Yes, The Federal Sentencing Guidelines Are Unfair. Here's What To Do About It.

December 6, 2010

Anyone who has been to federal court knows the special dread that comes with hearing those three words: Federal Sentencing Guidelines. These rules are designed to remove any leeway or uncertainty from criminal sentencing in federal courts. They work by applying a series of calculations to the sentence, and your actual penalty is based on a couple factors: the severity of the crime, and your own criminal history.

Why are the Federal Sentencing Guidelines unfair? Where to start? The most often-cited problem with them is that they have historically applied the word "severity" in a fairly arbitrary way, assigning drugs like crack a far more serious grade than powder cocaine. (This has since changed, but other relics of the same mindset remain.) It doesn't take a racial paranoid to catch the subtext here, and the widespread enforcement of the Federal Sentencing Guidelines in inner city drug cases has only underscored the point.

Federal Sentencing Guidelines vs. Human Beings

The Guidelines are also unfair because they rob judges of their human judgment. The simple fact is that not every repeat offender has the same life story or prognosis for recidivism; the best way to determine true fairness is to use your brain. Yes, the law was built to be applied without bias, but sentencing has traditionally been the place where a more intimate and situational knowledge helped humanize our criminal courts. Today the Federal Sentencing Guidelines have largely reduced the role of experienced judges to that of Glorified Calculator, and countless defendants receive overharsh sentences every year as a result.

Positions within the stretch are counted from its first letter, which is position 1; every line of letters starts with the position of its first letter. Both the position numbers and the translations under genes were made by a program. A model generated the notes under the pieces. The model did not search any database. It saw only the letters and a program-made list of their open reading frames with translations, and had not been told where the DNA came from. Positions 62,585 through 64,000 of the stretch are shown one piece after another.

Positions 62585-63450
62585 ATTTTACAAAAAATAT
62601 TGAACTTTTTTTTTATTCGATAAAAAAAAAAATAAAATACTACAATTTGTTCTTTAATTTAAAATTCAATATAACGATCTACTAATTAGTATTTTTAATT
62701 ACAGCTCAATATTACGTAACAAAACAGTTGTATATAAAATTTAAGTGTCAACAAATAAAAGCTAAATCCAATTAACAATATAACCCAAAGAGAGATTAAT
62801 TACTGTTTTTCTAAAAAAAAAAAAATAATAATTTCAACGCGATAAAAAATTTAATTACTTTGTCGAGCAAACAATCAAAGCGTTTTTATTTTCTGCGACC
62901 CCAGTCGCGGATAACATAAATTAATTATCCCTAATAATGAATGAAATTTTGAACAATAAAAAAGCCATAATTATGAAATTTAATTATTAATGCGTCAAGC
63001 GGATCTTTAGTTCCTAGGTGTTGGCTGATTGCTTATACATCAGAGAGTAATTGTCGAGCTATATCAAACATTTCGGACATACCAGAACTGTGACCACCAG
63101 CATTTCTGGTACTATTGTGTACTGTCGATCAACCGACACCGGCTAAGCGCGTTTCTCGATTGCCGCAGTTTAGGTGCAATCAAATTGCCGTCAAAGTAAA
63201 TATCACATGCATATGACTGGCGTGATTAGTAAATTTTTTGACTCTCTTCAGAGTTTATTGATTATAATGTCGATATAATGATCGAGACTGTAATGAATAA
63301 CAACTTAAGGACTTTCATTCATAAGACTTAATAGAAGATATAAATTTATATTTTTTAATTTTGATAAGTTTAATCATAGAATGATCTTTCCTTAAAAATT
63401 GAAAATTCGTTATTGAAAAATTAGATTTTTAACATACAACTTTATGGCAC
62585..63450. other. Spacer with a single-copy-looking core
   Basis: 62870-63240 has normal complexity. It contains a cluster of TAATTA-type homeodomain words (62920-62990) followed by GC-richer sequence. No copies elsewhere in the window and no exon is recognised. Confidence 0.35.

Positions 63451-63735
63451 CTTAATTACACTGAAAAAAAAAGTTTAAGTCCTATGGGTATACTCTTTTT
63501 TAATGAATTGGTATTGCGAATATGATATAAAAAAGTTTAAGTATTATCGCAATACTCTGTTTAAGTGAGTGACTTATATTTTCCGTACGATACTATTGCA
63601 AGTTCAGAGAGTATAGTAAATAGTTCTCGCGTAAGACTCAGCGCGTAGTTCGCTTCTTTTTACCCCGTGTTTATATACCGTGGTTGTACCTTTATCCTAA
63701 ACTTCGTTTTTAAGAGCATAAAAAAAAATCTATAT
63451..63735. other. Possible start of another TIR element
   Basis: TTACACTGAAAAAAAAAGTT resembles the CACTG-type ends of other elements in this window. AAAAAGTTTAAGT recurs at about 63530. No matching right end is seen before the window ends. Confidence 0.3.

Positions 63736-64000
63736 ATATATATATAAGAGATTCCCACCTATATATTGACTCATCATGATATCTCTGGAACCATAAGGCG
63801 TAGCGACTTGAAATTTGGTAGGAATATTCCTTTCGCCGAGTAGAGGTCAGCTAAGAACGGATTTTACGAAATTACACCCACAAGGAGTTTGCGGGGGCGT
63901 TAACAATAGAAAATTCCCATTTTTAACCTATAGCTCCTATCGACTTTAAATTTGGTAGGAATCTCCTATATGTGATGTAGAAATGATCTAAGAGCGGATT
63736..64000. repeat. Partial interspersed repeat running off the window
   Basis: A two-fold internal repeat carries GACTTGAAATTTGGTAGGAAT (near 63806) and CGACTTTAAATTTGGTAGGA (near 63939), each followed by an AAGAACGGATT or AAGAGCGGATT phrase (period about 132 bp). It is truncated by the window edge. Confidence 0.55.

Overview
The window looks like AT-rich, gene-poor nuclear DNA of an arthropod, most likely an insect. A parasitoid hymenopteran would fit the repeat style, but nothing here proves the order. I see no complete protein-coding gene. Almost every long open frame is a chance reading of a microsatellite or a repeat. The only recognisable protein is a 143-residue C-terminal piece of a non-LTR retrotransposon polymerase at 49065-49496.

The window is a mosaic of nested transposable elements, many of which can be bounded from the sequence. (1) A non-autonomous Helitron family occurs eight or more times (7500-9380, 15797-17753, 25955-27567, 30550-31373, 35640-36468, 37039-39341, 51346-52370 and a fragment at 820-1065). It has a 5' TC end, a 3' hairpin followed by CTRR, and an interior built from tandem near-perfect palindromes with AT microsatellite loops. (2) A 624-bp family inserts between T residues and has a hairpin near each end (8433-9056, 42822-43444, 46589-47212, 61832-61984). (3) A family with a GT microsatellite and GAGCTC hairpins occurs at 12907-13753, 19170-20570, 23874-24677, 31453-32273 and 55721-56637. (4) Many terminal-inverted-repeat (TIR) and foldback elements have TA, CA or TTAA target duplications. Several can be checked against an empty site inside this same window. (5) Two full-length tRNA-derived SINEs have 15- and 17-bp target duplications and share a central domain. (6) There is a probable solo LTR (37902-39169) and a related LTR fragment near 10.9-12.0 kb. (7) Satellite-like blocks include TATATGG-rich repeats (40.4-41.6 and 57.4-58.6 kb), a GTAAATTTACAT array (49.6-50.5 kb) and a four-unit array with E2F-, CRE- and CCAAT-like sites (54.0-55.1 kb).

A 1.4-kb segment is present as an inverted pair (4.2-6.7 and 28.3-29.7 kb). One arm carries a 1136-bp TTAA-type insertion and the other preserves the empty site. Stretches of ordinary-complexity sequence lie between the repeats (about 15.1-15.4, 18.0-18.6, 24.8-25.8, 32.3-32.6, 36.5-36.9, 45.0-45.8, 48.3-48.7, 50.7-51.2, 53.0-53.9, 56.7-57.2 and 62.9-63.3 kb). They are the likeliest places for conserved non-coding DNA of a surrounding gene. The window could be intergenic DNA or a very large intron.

Work the System

So what can you do about it? Step one: retain a good criminal defense attorney. The Guidelines may not allow much leeway in the doling out of sentences, but there is no law against getting your charges knocked down beforehand. An experienced federal criminal defense lawyer can work the system, plea down your charges and get them reduced long before the dreaded three words are applied. So make a phone call and seek out the advice of a true expert in this corner of the law. You could shave years off your sentence, and depending upon the circumstances, even bypass prison altogether.